10-K 1 ed10k2007_final.htm DECEMBER 31, 2007 FORM 10-K FINAL ed10k2007_final.htm
UNITED STATES SECURITIES AND EXCHANGE COMMISSION
Washington, D.C.  20549
FORM 10-K

(Mark One)
[X]         Annual Report Pursuant to Section 13 or 15(d) of the Securities Exchange Act of 1934
For the fiscal year ended December 31, 2007

OR

[   ]         Transition Report Pursuant to Section 13 or 15(d) of the Securities Exchange Act of 1934
For the transition period from ______ to ______
Commission File Number 001-03492

HALLIBURTON COMPANY
(Exact name of registrant as specified in its charter)

Delaware
75-2677995
(State or other jurisdiction of
(I.R.S. Employer
incorporation or organization)
Identification No.)
5 Houston Center
1401 McKinney, Suite 2400
Houston, Texas  77010
(Address of principal executive offices)
Telephone Number – Area code (713) 759-2600
   
Securities registered pursuant to Section 12(b) of the Act:
   
 
Name of each Exchange on
Title of each class
which registered
Common Stock par value $2.50 per share
New York Stock Exchange
   
Securities registered pursuant to Section 12(g) of the Act:  None

Indicate by check mark if the registrant is a well-known seasoned issuer, as defined in Rule 405 of the Securities Act.
Yes     X         No ______

Indicate by check mark if the registrant is not required to file reports pursuant to Section 13 or Section 15(d) of the Act.
Yes _____    No      X    

Indicate by check mark whether the registrant (1) has filed all reports required to be filed by Section 13 or 15(d) of the Securities Exchange Act of 1934 during the preceding 12 months (or for such shorter period that the registrant was required to file such reports), and (2) has been subject to such filing requirements for the past 90 days.
Yes     X         No ______

Indicate by check mark if disclosure of delinquent filers pursuant to Item 405 of Regulation S-K is not contained herein, and will not be contained, to the best of registrant’s knowledge, in definitive proxy or information statements incorporated by reference in Part III of this Form 10-K or any amendment to this Form 10-K.  [X]

Indicate by check mark whether the registrant is a large accelerated filer, an accelerated filer, a non-accelerated filer, or a smaller reporting company.  See the definitions of “large accelerated filer,” “accelerated filer,” and “smaller reporting company” in Rule 12b-2 of the Exchange Act.  (Check one):

Large accelerated filer                                [X]
Accelerated filer                                  [    ]
Non-accelerated filer                                  [   ]
Smaller reporting company                [    ]

Indicate by check mark whether the registrant is a shell company (as defined in Rule 12b-2 of the Exchange Act).  Yes              No       X   

The aggregate market value of Common Stock held by nonaffiliates on June 29, 2007, determined using the per share closing price on the New York Stock Exchange Composite tape of $34.50 on that date was approximately $30,691,000,000.

As of February 14, 2008, there were 880,157,300 shares of Halliburton Company Common Stock, $2.50 par value per share, outstanding.

Portions of the Halliburton Company Proxy Statement for our 2008 Annual Meeting of Stockholders (File No. 001-03492) are incorporated by reference into Part III of this report.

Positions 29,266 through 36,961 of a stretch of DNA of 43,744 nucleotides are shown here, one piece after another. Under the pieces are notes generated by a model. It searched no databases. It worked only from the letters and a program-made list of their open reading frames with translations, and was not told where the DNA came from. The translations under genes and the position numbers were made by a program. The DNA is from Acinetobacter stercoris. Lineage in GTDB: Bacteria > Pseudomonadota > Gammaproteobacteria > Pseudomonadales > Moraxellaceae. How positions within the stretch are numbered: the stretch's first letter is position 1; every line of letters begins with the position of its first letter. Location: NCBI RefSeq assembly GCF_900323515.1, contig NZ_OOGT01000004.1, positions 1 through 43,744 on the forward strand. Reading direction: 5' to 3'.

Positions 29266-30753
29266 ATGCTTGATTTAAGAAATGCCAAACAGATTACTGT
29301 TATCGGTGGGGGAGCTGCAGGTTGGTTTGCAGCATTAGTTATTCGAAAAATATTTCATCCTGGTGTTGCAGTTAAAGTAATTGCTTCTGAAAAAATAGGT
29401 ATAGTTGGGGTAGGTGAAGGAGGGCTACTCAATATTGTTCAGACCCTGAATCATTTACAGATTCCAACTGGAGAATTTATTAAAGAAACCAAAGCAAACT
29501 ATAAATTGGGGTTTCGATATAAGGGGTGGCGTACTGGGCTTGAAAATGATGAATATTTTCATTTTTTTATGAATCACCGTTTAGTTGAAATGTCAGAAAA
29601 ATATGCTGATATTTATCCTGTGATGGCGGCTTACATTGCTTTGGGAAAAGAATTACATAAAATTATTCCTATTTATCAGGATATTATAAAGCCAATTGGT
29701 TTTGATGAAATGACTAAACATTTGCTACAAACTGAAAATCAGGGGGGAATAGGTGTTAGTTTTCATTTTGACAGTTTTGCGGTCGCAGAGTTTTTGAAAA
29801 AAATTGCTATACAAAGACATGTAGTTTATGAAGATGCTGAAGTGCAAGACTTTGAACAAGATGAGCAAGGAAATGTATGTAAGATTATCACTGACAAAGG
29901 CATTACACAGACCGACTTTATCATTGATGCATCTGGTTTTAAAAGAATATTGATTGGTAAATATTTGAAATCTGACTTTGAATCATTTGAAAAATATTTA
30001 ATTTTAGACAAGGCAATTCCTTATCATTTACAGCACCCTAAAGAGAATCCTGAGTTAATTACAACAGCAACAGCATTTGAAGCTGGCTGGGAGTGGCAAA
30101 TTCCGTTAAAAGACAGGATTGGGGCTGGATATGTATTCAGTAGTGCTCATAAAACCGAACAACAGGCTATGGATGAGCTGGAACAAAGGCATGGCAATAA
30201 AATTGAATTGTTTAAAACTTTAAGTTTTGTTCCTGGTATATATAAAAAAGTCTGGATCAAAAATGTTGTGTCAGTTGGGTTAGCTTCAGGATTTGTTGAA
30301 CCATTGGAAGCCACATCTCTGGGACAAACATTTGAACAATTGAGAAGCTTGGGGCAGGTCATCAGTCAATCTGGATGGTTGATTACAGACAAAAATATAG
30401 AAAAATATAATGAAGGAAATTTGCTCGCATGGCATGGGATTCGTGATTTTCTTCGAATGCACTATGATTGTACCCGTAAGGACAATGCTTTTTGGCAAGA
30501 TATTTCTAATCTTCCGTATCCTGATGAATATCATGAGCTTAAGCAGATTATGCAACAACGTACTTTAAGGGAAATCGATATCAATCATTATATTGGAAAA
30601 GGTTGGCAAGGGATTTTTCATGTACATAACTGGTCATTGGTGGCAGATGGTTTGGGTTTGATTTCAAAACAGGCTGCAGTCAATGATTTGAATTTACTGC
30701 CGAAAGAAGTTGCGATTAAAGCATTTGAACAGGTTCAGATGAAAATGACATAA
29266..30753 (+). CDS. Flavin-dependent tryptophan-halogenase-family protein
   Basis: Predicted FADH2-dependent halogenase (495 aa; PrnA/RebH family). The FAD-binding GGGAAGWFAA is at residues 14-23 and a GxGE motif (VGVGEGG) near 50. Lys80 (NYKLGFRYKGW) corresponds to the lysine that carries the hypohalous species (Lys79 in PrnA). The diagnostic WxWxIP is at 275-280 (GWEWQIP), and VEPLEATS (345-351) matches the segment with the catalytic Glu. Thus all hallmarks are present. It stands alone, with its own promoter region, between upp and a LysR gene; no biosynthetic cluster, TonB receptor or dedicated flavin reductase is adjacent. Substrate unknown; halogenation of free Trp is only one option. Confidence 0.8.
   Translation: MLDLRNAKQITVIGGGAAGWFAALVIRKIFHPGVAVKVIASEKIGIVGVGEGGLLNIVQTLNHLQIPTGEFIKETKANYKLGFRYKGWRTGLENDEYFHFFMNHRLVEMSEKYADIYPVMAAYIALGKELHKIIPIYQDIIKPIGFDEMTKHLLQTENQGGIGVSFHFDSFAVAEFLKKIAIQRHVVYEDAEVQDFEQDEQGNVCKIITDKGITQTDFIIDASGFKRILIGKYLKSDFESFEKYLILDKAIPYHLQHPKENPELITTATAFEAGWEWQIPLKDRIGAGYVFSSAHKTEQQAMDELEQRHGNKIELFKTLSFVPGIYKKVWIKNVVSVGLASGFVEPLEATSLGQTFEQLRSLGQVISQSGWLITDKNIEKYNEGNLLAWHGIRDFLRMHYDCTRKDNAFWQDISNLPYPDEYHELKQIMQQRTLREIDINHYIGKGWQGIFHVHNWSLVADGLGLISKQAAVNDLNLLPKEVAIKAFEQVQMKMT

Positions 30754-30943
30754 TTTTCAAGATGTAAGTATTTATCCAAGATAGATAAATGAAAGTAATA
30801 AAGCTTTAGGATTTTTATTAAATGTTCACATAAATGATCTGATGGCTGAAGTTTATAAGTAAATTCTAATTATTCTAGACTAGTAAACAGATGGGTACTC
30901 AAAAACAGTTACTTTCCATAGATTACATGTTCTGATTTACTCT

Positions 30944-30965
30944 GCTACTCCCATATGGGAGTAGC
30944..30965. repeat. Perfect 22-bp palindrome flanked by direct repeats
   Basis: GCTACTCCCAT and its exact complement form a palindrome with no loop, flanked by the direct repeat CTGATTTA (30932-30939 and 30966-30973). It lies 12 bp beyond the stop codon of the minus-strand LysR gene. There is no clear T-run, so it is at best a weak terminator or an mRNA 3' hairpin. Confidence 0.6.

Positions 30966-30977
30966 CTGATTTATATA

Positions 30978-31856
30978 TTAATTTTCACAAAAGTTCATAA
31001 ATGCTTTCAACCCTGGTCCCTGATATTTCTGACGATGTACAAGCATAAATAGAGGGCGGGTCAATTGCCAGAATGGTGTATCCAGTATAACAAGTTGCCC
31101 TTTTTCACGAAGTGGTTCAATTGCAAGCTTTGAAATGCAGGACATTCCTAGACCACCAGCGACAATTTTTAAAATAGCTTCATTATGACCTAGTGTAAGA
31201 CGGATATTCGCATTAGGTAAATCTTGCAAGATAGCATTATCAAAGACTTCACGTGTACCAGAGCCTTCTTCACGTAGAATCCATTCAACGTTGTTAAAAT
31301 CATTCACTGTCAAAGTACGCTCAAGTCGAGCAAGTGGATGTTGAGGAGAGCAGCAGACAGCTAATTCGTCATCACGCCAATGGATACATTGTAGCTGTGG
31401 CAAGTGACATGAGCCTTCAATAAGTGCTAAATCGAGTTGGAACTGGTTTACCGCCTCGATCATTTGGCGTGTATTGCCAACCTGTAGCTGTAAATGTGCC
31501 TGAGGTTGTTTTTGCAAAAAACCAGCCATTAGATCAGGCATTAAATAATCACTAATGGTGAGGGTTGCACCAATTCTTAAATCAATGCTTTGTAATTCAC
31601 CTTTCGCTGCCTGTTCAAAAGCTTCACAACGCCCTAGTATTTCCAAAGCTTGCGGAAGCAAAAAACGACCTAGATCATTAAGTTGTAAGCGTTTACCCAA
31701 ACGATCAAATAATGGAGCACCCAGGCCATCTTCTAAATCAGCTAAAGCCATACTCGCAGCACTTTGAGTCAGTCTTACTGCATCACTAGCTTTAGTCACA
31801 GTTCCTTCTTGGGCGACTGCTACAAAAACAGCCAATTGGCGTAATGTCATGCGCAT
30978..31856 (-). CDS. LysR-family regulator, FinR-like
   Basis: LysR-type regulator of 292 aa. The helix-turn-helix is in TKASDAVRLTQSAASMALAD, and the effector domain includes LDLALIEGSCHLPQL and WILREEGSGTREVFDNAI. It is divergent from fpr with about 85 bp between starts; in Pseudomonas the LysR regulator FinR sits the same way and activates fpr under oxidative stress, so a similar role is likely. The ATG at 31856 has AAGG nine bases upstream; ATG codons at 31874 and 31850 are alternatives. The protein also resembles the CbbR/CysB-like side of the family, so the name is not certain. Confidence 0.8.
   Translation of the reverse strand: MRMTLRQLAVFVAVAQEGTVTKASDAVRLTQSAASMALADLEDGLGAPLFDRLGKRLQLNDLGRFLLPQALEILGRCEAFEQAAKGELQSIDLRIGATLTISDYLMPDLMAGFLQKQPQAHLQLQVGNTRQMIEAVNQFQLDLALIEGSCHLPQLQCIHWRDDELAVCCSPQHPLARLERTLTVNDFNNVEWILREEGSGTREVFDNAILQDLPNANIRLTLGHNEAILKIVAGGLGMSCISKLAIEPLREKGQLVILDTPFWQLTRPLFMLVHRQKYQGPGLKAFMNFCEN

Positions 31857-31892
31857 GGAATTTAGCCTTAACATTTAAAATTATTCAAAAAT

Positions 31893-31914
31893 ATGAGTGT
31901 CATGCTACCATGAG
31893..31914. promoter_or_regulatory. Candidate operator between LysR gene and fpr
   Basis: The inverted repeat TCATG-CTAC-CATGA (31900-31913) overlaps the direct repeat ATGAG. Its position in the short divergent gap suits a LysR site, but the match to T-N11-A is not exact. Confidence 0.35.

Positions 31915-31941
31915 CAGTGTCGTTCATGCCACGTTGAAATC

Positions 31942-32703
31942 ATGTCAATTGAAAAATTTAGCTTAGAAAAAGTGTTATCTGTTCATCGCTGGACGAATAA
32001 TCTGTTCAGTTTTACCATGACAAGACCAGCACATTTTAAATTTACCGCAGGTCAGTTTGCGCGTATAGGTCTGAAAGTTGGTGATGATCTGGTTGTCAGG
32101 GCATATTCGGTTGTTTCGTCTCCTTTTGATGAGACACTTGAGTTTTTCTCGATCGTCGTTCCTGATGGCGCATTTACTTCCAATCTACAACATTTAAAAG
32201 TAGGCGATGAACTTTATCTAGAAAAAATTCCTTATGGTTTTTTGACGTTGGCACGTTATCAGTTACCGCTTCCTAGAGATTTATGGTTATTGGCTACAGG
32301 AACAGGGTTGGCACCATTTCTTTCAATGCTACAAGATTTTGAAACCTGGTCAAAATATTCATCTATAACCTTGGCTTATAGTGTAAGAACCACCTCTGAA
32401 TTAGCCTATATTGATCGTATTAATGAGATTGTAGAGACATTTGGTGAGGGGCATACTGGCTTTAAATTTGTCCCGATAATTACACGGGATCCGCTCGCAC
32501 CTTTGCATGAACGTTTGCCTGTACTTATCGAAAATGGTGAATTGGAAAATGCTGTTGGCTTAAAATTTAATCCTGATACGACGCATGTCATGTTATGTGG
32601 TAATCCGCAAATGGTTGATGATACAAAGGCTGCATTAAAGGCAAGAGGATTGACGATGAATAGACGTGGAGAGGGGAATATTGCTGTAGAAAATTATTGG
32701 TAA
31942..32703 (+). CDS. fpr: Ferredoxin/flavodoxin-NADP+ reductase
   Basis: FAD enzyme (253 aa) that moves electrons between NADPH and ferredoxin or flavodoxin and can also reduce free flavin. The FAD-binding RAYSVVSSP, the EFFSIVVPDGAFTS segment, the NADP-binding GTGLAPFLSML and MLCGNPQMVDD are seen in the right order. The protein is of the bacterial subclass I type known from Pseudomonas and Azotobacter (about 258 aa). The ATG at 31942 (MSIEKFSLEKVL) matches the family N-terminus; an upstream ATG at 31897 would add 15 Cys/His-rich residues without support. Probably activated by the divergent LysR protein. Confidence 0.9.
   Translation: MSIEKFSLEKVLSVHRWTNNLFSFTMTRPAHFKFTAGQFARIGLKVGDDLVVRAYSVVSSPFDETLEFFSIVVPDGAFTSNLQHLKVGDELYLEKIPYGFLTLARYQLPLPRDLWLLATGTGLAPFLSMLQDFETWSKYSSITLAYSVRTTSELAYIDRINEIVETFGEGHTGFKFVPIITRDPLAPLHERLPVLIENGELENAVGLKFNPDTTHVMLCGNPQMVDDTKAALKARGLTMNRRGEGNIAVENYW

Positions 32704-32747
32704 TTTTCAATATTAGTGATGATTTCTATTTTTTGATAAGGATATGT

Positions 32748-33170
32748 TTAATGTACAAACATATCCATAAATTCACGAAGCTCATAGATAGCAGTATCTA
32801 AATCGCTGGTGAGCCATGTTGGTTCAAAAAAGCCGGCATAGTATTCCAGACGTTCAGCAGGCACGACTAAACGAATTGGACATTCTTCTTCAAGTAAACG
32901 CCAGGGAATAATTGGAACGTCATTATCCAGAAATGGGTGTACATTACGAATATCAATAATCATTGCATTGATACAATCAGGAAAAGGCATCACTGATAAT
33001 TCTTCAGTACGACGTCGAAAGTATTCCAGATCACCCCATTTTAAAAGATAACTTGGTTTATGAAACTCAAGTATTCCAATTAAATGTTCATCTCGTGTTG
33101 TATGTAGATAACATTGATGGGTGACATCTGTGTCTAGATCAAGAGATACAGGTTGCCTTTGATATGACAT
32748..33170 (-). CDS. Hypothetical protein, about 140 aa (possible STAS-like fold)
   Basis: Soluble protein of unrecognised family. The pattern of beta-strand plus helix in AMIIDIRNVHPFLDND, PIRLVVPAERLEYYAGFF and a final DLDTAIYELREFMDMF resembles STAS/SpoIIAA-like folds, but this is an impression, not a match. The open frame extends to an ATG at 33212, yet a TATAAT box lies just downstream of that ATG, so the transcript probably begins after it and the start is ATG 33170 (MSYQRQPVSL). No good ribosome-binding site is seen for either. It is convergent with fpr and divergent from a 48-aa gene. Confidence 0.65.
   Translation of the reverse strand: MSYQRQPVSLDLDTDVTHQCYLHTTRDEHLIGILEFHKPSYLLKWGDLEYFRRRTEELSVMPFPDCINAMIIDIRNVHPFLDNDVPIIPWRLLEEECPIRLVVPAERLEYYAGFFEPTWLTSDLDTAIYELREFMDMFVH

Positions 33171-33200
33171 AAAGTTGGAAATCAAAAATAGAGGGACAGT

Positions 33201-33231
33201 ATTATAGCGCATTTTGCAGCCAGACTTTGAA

HALLIBURTON COMPANY
Index to Form 10-K
For the Year Ended December 31, 2007

PART I
 
PAGE
Item 1.
Business
        1
Item 1(a).
Risk Factors
        5
Item 1(b).
Unresolved Staff Comments
        5
Item 2.
Properties
        5
Item 3.
Legal Proceedings
        6
Item 4.
Submission of Matters to a Vote of Security Holders
        6
EXECUTIVE OFFICERS OF THE REGISTRANT
        7
PART II
 
 
Item 5.
Market for Registrant’s Common Equity, Related Stockholder Matters,
 
 
and Issuer Purchases of Equity Securities
       10
Item 6.
Selected Financial Data
       11
Item 7.
Management’s Discussion and Analysis of Financial Condition and
 
 
Results of Operation
       11
Item 7(a).
Quantitative and Qualitative Disclosures About Market Risk
       11
Item 8.
Financial Statements and Supplementary Data
       12
Item 9.
Changes in and Disagreements with Accountants on Accounting and
 
 
Financial Disclosure
       12
Item 9(a).
Controls and Procedures
       12
Item 9(b).
Other Information
       12
MD&A AND FINANCIAL STATEMENTS
 
Management’s Discussion and Analysis of Financial Condition and Results of Operations
       13
Management’s Report on Internal Control Over Financial Reporting
       45
Reports of Independent Registered Public Accounting Firm
       46
Consolidated Statements of Operations
       48
Consolidated Balance Sheets
       49
Consolidated Statements of Shareholders’ Equity
       50
Consolidated Statements of Cash Flows
       51
Notes to Consolidated Financial Statements
       52
Selected Financial Data (Unaudited)
       86
Quarterly Data and Market Price Information (Unaudited)
       87
PART III
 
 
Item 10.
Directors, Executive Officers, and Corporate Governance
       88
Item 11.
Executive Compensation
       88
Item 12(a).
Security Ownership of Certain Beneficial Owners
       88
Item 12(b).
Security Ownership of Management
       88
Item 12(c).
Changes in Control
       88
Item 12(d).
Securities Authorized for Issuance Under Equity Compensation Plans
       88
Item 13.
Certain Relationships and Related Transactions, and Director
 
 
Independence
       88
Item 14.
Principal Accounting Fees and Services
       89
PART IV
 
 
Item 15.
Exhibits and Financial Statement Schedules
       90
SIGNATURES
       99

(i)

 
 

 

PART I

Item 1.  Business.
General description of business